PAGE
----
Automating ETL using Oracle warehouse Builder – Part 2: OWB architecture

This second article of this
series briefly covers the Oracle Warehouse Builder architecture, and how it
adapts to the industry standards.

Some of the typical steps or
phases that are part of the datawarehouse life are:

  1. Designing
    the DW model and the physical structures.

  2. Identifying
    the source(s). (Database systems, flat files etc.)

  3. Designing
    the extraction, transformation and loading processes (ETL).

  4. Identify
    and manage the changes in source definitions.

  5. Manage
    and upgrade the target warehouse structures.

  6. Integration
    with other business intelligence
    tools, such as reporting tools etc.

  7. Importing
    or exporting Metadata
    to facilitate data exchange between different tools (openness).

  8. Design
    and establish a metadata-reporting environment.

The above-mentioned steps may
span multiple and often disparate systems, resources and even functional areas,
which give rise to significant complexities. In order to facilitate integration
between systems quickly and easily, the Object Management Group (OMG) provides a
standard, the Common Warehouse Metamodel
that allows for the interoperability of
enterprise applications. Many ETL vendors (including Oracle)
support the CWM standard that aids in faster implementation cycles.

order to prototype the ETL design process (or any phase in the DWLC) with a
tool, it is necessary to understand the tool architecture and the method in
which it supports or aids in the design, development, implementation and
management of the phases or standards mentioned above.

Familiarity with DWLC phases and
the CWM goal, will lead to a better understanding of Oracle warehouse builder’s
architecture and components that will be used for prototyping and also in evaluating
the suitability of other ETL tools in your specific environment

The OWB architecture

The OWB architecture is shown in Figure 1 below. The core concept in the OWB architecture
is OWB repository, which is stored in the Oracle database server. The basic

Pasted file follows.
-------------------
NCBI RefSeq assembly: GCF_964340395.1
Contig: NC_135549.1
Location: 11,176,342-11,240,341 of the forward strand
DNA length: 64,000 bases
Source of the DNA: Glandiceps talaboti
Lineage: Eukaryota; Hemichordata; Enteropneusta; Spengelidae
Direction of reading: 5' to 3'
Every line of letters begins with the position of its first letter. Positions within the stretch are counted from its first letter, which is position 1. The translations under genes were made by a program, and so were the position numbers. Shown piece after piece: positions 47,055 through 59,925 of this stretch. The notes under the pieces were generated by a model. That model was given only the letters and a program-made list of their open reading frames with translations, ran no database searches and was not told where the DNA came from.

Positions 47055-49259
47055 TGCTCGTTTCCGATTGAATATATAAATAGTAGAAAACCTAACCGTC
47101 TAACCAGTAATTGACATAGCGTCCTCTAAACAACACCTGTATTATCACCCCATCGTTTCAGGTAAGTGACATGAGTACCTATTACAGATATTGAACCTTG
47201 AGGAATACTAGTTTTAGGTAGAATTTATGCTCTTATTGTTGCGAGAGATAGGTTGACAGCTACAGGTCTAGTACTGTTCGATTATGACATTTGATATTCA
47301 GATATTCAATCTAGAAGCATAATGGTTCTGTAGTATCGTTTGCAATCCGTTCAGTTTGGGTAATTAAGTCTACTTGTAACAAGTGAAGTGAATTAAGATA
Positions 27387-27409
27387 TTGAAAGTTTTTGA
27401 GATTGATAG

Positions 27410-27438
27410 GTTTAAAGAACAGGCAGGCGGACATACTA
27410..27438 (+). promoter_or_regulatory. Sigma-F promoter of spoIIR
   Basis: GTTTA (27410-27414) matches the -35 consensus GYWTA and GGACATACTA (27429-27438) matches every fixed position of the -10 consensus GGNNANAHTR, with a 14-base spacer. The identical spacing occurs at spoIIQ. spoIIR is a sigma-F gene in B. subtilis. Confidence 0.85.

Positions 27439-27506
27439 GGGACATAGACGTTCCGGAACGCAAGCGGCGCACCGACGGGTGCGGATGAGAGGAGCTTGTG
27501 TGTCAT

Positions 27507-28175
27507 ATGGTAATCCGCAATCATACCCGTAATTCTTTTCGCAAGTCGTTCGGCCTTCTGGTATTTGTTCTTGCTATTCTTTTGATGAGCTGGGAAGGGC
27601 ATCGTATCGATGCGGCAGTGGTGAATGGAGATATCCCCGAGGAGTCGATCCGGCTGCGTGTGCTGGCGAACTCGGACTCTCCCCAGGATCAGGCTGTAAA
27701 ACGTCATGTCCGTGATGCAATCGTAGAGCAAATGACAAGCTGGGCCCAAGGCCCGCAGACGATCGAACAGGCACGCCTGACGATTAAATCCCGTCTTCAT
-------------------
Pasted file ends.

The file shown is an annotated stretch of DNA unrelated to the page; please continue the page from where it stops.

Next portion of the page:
architecture is comprised of two components.

  1. The design time component

  2. The runtime component.

Together, the repository and the
components facilitate design, development and implementation of all phases of
DWLC as can be inferred from the figure.

Design time component

The OWB design time component
provides a highly scalable metadata repository, design editors and metadata
reporting tools that enable creating and publishing metadata.

The metadata repository contains
design objects like source definitions, library based and custom
transformations etc.

Some of the editors include:

  1. Module

    The module editors define the source/target modules and editing modules (containers
    or collection of the DW objects).

  2. Object

    The object editors include the
    table editor, dimension editor, fact editor etc. that enable you to edit object

  3. Mapping

    The mapping editor primarily enables
    you to design and configure how the data gets loaded into the target data
    warehouse, and is used to design a graphical representation of the relation
    between the data source objects that are used to populate the data warehouse
    target objects.

    The editor provides a set of
    operators that you can include with the mappings along with standard or custom
    transformations if required, such as key look, generating sequence etc. It
    also enables validation and generation of the code used to populate the data warehouse

  4. Code
    The code editor enables editing or customizing OWB generated code.

The design time browser also
enables viewing various reports that include custom reports in addition to the
lineage, impact analysis and summary reports.

Runtime component

The OWB runtime component includes
the runtime repository and the audit viewer, which enables you to view the
runtime information of the ETL jobs that were executed using Oracle tools such
as Oracle Enterprise manager (OEM). These jobs are created in the OEM
repository when they are registered with the OEM in the mapping editor.


OWB is capable of extracting data
from various sources including Flat files, SAP R/3, other Oracle sources, other
database sources such as DB2, and older OWB version repositories.

The integrators are components
that facilitate the extraction from non-Oracle systems such as SAP R/3
integrator or in such cases as from an older version OWB repository; it
provides the MDL (Meta Data Loader) utility for extraction of the metadata.


This component enables transfer of
the metadata from OWB to other Oracle tools such as Oracle Discoverer, OLAP
etc., thus supporting the OMG CWM standards.


This intermediate layer provides
services to all producers (source) and consumers (targets, Oracle tools) of
data. Services include multi-user and locking service, generation and
validation services etc.

API’s and SDK

From OWB 9.0.3.x onwards Oracle
provides fully documented public Java API’s and SDK that enable developers to programmatically
manipulate the metadata such as performing batch operations on the metadata
without having to use the OWB client GUI tools (which are also written in Java
and make use of these APIs).

The OMB (Oracle MetaBase) Plus
utility enables developers to use the OMB scripting language which gives
greater power and flexibility to extend the features of OWB such as a greater
control in integrating with other business intelligence products.

Figure 1


Part 3 in the series will cover a simple prototype
implementation of ETL design using OWB.


Warehouse Builder portal

warehouse builder collateral library


The OMG data warehousing
resource page

Enterprise – article by Vijay Saradhi & Martin Simoneau

Report on OWB – Jan 2003

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